Webster’s Dictionary defines inclusion as the action or state of being included within a group or structure. This definition matches up well with many of our department mission statements of offering something for all. Having offerings for an entire community is a difficult challenge. Despite our best efforts, a group within our campus community can leave with a feeling of being left out.
Unfortunately, there are some groups within our population that are more represented and therefore receive more privileges. The important part is to consider things from the perspective of all parties, especially the ones that are underrepresented.
Let’s take a look at the three concepts to know about inclusion:
One thing to consider when thinking about inclusion is the impact of pronouns. Did you know there are over 60 sets of pronouns? This is a relatively new concept for me. I came across this when exchanging emails with a colleague in the field. The colleague had their pronouns listed at the bottom of their email signature, which I had never seen before. At the time, I didn’t understand the need for that. Upon discussion with my colleague, I discovered it’s a way to break down assumptions.
It is often easy to observe someone for the first time and make immediate judgements and assumptions. Inaccurate assumptions and false judgments often stem from our subjectivities. These explain who we are and what position we have within a given community. Specifically, that can range from our race and gender to religious and political affiliation. These subjectivities naturally shape our thinking.
Therefore, taking measures such as including your pronouns in an email signature, including them as part of your introductions for meetings and/or writing them on your badge at conferences can be effective for added inclusivity. Taking on this perspective about pronouns will lessen some of our assumptions and have more of an open mindset to various represented parties of our campus communities.
A good place to start is to conduct an audit on department webpages, program handbooks and facility signage to evaluate where inclusive information can be found. This puts yourself in the shoes of the underrepresented participant. Underrepresented populations want to be included in the facility/service/program policies and procedures. After completing the audit, if you are unable to easily find the information, it is important to fill in the gaps within the policies and procedures to create a more welcoming atmosphere.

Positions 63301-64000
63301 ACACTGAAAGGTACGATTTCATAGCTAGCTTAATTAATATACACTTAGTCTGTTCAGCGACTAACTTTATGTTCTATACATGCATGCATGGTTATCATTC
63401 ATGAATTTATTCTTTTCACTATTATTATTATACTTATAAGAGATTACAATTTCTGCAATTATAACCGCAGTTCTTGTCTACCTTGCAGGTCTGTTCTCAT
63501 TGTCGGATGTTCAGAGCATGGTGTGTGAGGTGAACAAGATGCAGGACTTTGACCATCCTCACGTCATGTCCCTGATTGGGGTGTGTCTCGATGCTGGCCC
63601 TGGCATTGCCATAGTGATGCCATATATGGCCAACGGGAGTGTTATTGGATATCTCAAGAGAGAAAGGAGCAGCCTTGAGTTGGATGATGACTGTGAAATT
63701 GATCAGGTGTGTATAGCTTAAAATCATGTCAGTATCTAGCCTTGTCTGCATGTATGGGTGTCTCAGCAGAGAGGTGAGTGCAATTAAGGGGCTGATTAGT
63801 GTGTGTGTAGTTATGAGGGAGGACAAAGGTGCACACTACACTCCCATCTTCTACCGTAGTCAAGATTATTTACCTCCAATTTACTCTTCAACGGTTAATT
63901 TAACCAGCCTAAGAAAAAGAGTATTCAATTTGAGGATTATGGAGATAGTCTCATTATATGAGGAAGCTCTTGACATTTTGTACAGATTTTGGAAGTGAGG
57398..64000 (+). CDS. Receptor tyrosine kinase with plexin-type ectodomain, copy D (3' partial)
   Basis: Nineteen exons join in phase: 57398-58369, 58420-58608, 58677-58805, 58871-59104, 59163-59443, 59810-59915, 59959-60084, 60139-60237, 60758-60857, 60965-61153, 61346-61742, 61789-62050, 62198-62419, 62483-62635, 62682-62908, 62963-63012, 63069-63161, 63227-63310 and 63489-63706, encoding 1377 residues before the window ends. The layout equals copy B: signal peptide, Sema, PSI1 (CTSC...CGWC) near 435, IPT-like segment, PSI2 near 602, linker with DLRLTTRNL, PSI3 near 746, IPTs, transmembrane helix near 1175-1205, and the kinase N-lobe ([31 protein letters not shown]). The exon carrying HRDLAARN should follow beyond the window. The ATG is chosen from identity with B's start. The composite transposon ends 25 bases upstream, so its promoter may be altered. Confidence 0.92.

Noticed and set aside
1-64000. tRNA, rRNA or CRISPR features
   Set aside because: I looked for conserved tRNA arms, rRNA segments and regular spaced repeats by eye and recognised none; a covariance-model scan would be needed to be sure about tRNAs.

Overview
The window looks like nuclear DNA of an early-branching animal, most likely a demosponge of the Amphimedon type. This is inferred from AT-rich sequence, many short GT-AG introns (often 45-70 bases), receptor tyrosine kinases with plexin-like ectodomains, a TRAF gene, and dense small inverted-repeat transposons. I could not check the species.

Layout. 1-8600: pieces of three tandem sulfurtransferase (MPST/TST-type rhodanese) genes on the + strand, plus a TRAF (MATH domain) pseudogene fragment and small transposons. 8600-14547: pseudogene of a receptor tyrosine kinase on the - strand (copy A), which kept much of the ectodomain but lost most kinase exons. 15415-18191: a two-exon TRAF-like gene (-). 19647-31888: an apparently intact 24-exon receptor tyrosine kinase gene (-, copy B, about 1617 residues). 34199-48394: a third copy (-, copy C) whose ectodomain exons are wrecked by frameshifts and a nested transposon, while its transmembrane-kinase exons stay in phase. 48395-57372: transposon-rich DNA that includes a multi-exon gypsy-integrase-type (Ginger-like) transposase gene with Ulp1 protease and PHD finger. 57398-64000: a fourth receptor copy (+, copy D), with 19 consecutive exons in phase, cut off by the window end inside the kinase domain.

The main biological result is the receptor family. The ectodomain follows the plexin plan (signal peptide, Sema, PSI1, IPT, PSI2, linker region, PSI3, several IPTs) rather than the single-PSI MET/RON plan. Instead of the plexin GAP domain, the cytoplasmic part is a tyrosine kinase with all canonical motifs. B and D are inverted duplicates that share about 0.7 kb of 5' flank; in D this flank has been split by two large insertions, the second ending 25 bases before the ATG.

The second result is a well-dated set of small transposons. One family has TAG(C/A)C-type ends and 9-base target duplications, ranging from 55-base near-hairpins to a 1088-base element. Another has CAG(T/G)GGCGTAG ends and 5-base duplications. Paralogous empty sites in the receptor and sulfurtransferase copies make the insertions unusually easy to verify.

Another strategy for addressing the needs of all participants is collaborating with on-campus partners. This collaboration can range from LGBTQ student organizations to the multi-cultural office. Examples of collaboration could be developing focus groups, cross-promotion of an event and/or hosting a related guest speaker as part of a staff training.
Finally, some departments across the field have created an inclusion page as part of their department website. The page typically contains a general inclusion policy statement that addresses their entire campus community. This embraces a welcoming and inclusive atmosphere for all.
Our field’s governing body, NIRSA, has a strong stance in support of inclusion. One of NIRSA’s strategic values is EDI – equity, diversity and inclusion – which is one of NIRSA’s six values listed on their website. More information on their values can be found online.
The primary source of research topics in the field of collegiate recreation can be found in the NIRSA publication of the Recreational Sports Journal. Current research topics can assist in identifying areas to address and enhance for more inclusive programs, services and facilities within your department.
Another source within collegiate recreation is the EDI Community of Practice page. This page allows you to post on the topics of equity, diversity and inclusion which gives colleagues around the field the opportunity to exchange ideas.
Outside of the field, another beneficial resource to use when it comes to developing inclusion-based policies and procedures is the NCAA inclusion page. NCAA is advanced in their resources in support of inclusive environments for their participants. Our field of collegiate recreation can continue to work together to develop resources and research in support of inclusive environments.
In conclusion, it is vital to continue to think about all of the represented parties on our campuses when it comes to inclusive environments within our departments. That being said, developing inclusive-based policies and procedures is not a one-size-fits-all strategy. Remember to investigate the topic accordingly and implement strategies that will work for your campus community. What may work at a small, private school may not work at a large, public school. Participants will recognize when administrators evolve with effective strategies and don’t simply rely on “this is the way we always have done it” mindset.